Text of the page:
Solomon Islands: Rural Development Program (PPAR)

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The Solomon Islands Rural Development Program (Phase I) was the Bank’s first major intervention in Solomon Islands following the Tensions of 1998-2003. The project envisaged making the government more visible in rural areas of the archipelago and sought to re-energize commercial activity and opportunities for agricultural producers. The project’s objective was to take a community driven Show MoreThe Solomon Islands Rural Development Program (Phase I) was the Bank’s first major intervention in Solomon Islands following the Tensions of 1998-2003. The project envisaged making the government more visible in rural areas of the archipelago and sought to re-energize commercial activity and opportunities for agricultural producers. The project’s objective was to take a community driven development (CDD) approach to supporting rural infrastructure and to put in place the necessary structures for CDD to be a useful mechanism for future development.

Kenya: Development of the National Statistical System Project (PPAR)

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This project was initiated in September 2003 at the request of the government of Kenya. The government had prepared the Strategic Implementation Master Plan in data development to counteract a progressive decline of statistical institutions and capacity in the preceding two decades. At the time, a growing international consensus was emerging on the need for global action to promote better Show MoreThis project was initiated in September 2003 at the request of the government of Kenya. The government had prepared the Strategic Implementation Master Plan in data development to counteract a progressive decline of statistical institutions and capacity in the preceding two decades. At the time, a growing international consensus was emerging on the need for global action to promote better statistics among developing countries. The World Bank agreed to provide the support, but the support was delayed for several years due to external events. In March 2007, an International Development Association credit of US$20.5 million was approved for the Development of the National Statistics System Project (also known as the Statistical Capacity Building Program [STATCAP]). It closed in September 2012.

A Framework for Evaluating Behavior Change in International Development Operations

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This paper on behavior change constitutes one of two methodology papers (the other being on service delivery) that establish a new lens through which to understand the World Bank’s portfolio in IEG evaluations. The paper outlines the economic and psychosocial theories that have led to an array of frameworks for helping policy makers design behaviorally conscious interventions.This paper on behavior change constitutes one of two methodology papers (the other being on service delivery) that establish a new lens through which to understand the World Bank’s portfolio in IEG evaluations. The paper outlines the economic and psychosocial theories that have led to an array of frameworks for helping policy makers design behaviorally conscious interventions.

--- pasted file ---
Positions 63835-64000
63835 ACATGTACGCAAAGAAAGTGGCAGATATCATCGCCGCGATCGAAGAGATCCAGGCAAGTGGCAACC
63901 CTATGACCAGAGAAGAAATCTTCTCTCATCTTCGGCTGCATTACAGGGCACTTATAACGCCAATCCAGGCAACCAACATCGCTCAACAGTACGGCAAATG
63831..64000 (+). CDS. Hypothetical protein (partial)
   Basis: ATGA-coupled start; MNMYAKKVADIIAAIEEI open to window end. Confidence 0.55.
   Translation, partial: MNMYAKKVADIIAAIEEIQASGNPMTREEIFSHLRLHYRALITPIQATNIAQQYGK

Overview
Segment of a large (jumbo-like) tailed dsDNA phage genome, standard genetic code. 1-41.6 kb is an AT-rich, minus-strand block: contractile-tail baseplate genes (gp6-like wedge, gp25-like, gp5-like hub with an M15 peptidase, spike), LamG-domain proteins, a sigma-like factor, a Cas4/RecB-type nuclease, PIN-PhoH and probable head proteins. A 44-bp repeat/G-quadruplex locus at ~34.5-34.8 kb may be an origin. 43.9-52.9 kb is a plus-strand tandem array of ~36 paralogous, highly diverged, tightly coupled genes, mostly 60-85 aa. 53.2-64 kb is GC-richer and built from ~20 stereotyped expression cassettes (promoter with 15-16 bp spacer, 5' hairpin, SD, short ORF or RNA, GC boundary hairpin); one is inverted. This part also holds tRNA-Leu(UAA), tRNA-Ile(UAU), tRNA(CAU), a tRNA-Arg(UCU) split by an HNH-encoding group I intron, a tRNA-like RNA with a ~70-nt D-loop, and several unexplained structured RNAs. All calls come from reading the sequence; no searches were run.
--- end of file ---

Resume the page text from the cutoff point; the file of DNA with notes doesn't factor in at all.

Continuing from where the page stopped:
Introducing a Framework for Evaluating Service Delivery in Sector Evaluations

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This paper serves three purposes. First, it defines service delivery and its key concepts and features as well as provides examples of how the World Bank Group has supported service delivery. The paper does not attempt to describe or track all the initiatives the Bank Group is doing in service delivery. Second, the paper serves a practical purpose within IEG in developing a framework and Show MoreThis paper serves three purposes. First, it defines service delivery and its key concepts and features as well as provides examples of how the World Bank Group has supported service delivery. The paper does not attempt to describe or track all the initiatives the Bank Group is doing in service delivery. Second, the paper serves a practical purpose within IEG in developing a framework and analytical protocol to evaluate service delivery as part of three ongoing sector evaluations in urban transport, water and sanitation, and nutrition. Finally, the paper discusses how to integrate service delivery when designing and implementing other sector evaluations. (IEG Working Paper 2016/No.3)

Program for Results: An Early Stage Assessment of the Process and Effects of a New Lending Instrument

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This evaluation assesses the early experience with the design and implementation of Program for Results (PforR) operations and identifies lessons and recommendations to strengthen this new instrument.This evaluation assesses the early experience with the design and implementation of Program for Results (PforR) operations and identifies lessons and recommendations to strengthen this new instrument.

Reliable and Affordable Off-Grid Electricity Services for the Poor: Lessons from World Bank Group Experience

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off-grid electricity access ieg learning product
This learning product draws upon existing IEG evaluations, project documents and analytical work relating to the World Bank Group’s experience with supporting off-grid electrification in client countries.This learning product draws upon existing IEG evaluations, project documents and analytical work relating to the World Bank Group’s experience with supporting off-grid electrification in client countries.